THE WORLD OPEN
There’s nothing wrong with this as a tournament but the complete lack of atmosphere due to low crowds was a disappointment. Participation levels in China are remarkable but ticket prices remain a problem. Quite simply, many ordinary Chinese snooker fans are priced out of attending live matches.
It was a particular shame in Haikou because it marked ITV’s return to broadcasting snooker. They are not understood to be particularly keen to show the World Open again.
2013 was a disappointing year for Trump’s fans as he did not win a professional title this calendar year, having won at least one each year since 2008. He had a good run in the World Championship but lost to Ronnie O’Sullivan in the semi-finals. This season, results have been hard to come by.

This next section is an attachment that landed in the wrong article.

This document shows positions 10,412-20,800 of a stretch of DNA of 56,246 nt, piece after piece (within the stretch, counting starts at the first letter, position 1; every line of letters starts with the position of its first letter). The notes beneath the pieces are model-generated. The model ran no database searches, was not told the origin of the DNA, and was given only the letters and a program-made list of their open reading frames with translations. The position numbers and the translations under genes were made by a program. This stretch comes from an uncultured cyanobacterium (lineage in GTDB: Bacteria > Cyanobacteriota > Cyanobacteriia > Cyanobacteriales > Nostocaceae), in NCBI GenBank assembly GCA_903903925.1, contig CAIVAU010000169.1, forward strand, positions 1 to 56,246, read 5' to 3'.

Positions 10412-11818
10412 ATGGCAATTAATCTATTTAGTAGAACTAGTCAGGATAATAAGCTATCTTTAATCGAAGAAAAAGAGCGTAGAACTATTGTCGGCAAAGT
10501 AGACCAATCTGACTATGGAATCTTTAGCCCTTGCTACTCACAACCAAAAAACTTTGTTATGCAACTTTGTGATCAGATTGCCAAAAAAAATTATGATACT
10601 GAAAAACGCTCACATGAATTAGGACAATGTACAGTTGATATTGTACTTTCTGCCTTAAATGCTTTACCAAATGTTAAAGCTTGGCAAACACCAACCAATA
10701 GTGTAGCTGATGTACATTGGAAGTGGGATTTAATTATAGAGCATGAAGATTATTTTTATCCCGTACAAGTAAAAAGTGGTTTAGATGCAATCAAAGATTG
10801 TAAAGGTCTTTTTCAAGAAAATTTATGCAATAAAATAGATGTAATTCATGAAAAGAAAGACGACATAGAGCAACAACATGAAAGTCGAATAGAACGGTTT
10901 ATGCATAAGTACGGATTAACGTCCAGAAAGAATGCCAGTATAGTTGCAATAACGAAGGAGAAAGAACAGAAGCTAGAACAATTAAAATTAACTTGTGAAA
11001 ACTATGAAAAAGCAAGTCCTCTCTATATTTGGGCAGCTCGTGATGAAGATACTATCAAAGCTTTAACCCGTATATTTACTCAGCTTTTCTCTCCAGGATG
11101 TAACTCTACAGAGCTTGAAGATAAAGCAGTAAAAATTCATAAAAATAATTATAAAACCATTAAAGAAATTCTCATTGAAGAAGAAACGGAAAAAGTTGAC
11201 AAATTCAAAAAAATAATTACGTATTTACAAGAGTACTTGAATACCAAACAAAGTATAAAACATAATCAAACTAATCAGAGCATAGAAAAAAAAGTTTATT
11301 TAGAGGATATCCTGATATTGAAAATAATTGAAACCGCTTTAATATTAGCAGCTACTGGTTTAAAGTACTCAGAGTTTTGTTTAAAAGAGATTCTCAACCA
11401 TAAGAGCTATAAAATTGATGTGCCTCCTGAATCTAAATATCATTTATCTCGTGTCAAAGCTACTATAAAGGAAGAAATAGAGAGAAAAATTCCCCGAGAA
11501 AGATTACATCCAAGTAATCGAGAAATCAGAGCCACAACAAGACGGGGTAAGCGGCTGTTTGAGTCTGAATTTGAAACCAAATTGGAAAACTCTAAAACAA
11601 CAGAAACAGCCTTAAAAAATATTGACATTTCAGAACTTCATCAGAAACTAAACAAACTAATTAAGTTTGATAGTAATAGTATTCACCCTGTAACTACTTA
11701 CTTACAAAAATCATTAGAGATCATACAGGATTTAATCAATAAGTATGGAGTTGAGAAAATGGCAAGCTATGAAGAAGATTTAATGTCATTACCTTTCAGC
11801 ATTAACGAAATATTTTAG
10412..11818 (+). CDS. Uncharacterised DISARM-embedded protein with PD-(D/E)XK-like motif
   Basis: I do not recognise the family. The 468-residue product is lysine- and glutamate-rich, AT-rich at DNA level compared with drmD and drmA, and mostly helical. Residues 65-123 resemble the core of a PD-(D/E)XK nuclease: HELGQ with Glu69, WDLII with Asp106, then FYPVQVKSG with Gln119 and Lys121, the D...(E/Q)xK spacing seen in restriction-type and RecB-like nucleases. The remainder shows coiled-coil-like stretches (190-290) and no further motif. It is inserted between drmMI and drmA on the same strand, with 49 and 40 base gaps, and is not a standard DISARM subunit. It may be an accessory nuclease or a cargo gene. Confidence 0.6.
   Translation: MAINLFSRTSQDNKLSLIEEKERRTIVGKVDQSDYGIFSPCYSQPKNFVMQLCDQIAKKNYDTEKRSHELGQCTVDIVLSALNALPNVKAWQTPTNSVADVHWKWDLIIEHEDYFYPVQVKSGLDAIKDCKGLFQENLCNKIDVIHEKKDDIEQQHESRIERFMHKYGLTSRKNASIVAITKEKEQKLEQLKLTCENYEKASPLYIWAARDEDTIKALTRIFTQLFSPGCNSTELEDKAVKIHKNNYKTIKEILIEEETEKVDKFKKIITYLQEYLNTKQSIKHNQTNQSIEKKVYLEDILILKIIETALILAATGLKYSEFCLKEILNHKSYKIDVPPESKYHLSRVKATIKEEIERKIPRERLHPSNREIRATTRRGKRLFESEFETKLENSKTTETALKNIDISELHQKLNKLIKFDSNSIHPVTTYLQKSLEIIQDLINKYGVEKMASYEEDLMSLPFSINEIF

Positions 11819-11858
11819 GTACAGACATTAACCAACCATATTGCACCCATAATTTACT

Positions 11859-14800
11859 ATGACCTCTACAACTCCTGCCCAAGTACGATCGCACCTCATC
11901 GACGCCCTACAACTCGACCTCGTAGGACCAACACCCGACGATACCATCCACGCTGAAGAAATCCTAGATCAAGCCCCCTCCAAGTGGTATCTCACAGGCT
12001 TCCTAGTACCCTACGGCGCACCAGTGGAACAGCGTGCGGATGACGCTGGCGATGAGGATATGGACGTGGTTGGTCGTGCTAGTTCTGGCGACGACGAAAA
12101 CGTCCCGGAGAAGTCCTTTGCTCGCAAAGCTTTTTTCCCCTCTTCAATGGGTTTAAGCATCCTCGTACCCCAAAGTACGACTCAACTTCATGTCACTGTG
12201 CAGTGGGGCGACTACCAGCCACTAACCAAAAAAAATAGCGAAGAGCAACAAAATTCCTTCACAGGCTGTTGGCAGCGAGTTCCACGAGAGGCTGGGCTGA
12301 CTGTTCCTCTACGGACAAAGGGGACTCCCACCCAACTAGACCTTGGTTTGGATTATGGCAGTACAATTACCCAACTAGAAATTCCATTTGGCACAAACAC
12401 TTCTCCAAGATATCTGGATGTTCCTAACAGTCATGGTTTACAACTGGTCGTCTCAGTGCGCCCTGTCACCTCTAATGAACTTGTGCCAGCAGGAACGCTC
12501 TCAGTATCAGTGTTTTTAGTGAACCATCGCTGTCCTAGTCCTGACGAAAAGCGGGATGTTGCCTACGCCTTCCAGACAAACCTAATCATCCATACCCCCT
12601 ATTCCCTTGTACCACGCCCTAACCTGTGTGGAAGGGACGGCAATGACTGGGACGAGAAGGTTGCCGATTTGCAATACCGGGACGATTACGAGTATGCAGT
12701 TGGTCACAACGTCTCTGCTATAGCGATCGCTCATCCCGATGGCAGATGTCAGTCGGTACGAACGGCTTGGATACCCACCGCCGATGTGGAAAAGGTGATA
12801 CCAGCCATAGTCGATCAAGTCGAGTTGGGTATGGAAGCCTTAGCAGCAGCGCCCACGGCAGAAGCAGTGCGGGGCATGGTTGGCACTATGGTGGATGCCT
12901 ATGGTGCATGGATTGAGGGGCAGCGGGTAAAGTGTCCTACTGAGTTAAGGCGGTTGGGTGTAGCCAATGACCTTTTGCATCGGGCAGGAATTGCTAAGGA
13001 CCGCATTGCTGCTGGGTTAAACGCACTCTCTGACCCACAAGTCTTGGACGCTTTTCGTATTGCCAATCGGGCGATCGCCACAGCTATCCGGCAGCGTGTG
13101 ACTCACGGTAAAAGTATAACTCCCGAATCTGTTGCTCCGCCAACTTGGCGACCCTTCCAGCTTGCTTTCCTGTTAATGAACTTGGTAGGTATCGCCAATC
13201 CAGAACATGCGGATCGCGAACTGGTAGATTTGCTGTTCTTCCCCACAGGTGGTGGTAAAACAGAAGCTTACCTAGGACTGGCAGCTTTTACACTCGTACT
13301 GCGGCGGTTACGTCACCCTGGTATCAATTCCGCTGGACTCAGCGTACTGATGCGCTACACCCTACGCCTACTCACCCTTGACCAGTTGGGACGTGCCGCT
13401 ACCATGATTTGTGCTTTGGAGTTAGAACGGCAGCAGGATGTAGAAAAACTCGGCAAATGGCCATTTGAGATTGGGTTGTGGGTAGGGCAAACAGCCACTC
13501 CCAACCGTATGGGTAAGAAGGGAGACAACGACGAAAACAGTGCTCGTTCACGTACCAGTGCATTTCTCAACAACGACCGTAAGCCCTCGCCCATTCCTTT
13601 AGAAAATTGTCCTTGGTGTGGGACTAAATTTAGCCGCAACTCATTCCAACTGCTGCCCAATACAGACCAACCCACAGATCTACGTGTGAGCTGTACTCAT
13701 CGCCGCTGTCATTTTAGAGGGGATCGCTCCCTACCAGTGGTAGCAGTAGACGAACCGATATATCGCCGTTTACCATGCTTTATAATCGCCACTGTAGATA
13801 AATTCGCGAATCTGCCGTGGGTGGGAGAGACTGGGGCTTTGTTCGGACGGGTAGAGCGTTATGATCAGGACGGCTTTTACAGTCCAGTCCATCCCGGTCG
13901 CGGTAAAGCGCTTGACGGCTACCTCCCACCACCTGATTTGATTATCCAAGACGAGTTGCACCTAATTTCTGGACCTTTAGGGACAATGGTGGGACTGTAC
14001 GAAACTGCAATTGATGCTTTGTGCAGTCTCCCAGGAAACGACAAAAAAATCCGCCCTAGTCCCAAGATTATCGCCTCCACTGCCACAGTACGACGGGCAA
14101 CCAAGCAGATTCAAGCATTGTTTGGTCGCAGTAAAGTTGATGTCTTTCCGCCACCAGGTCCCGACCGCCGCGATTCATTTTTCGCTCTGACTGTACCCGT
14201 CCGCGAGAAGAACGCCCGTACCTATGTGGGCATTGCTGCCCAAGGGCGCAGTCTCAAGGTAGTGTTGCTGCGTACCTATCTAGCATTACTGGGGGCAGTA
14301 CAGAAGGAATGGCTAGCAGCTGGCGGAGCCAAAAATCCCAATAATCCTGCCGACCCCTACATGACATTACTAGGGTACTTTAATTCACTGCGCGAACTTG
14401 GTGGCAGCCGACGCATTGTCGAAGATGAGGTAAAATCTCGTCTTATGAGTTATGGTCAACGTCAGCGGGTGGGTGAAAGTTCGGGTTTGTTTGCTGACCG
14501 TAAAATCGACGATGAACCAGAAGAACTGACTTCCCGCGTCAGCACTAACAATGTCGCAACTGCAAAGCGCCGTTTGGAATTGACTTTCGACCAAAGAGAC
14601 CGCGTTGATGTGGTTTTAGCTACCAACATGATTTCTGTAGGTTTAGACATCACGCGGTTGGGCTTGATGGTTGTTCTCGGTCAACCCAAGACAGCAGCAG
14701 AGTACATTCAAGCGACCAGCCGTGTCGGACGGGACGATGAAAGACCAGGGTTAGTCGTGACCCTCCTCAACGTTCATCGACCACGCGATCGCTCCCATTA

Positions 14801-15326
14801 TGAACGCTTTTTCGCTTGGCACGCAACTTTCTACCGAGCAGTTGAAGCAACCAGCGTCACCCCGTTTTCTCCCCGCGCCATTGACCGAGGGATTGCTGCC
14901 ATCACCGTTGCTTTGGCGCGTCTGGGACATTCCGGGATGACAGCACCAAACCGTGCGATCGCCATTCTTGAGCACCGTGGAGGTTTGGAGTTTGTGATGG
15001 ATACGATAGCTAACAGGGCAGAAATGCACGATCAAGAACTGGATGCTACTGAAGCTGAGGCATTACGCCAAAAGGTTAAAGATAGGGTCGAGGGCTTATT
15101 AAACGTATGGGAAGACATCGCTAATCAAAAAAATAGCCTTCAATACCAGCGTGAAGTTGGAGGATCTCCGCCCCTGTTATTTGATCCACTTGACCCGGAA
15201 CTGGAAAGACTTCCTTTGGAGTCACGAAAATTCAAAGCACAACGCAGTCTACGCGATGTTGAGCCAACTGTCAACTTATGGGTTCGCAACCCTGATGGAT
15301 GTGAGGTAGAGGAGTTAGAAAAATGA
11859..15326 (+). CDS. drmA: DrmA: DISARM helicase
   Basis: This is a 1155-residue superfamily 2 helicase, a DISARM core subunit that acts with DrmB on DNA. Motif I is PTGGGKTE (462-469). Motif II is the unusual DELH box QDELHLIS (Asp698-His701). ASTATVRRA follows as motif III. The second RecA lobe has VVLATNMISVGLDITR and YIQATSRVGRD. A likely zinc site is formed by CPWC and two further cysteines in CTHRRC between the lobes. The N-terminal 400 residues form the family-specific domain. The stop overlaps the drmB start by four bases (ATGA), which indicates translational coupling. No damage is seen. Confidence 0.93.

I think one of his problems is that the fear factor he had a couple of years ago when he was the exciting new kid on the baize has gone. There is also the pressure of raised expectations: before he was winning titles, 2013 would have been judged a successful year, now he’s there to be shot at. But there’s another year on the way and Trump remains both young and talented. All great players have endured slumps and found their way out.
Nothing whatsoever was heard about this in 2013 beyond a vague announcement of an event last March which never happened.
The truth is, there was never anything wrong with snooker as a game, just how it was being run. Now that has been addressed the traditional game is flourishing and gimmicks will recede into history.
Lee’s appeal against his 12-year ban for match and frame fixing will be heard on January 30. If he is unsuccessful his snooker career is over.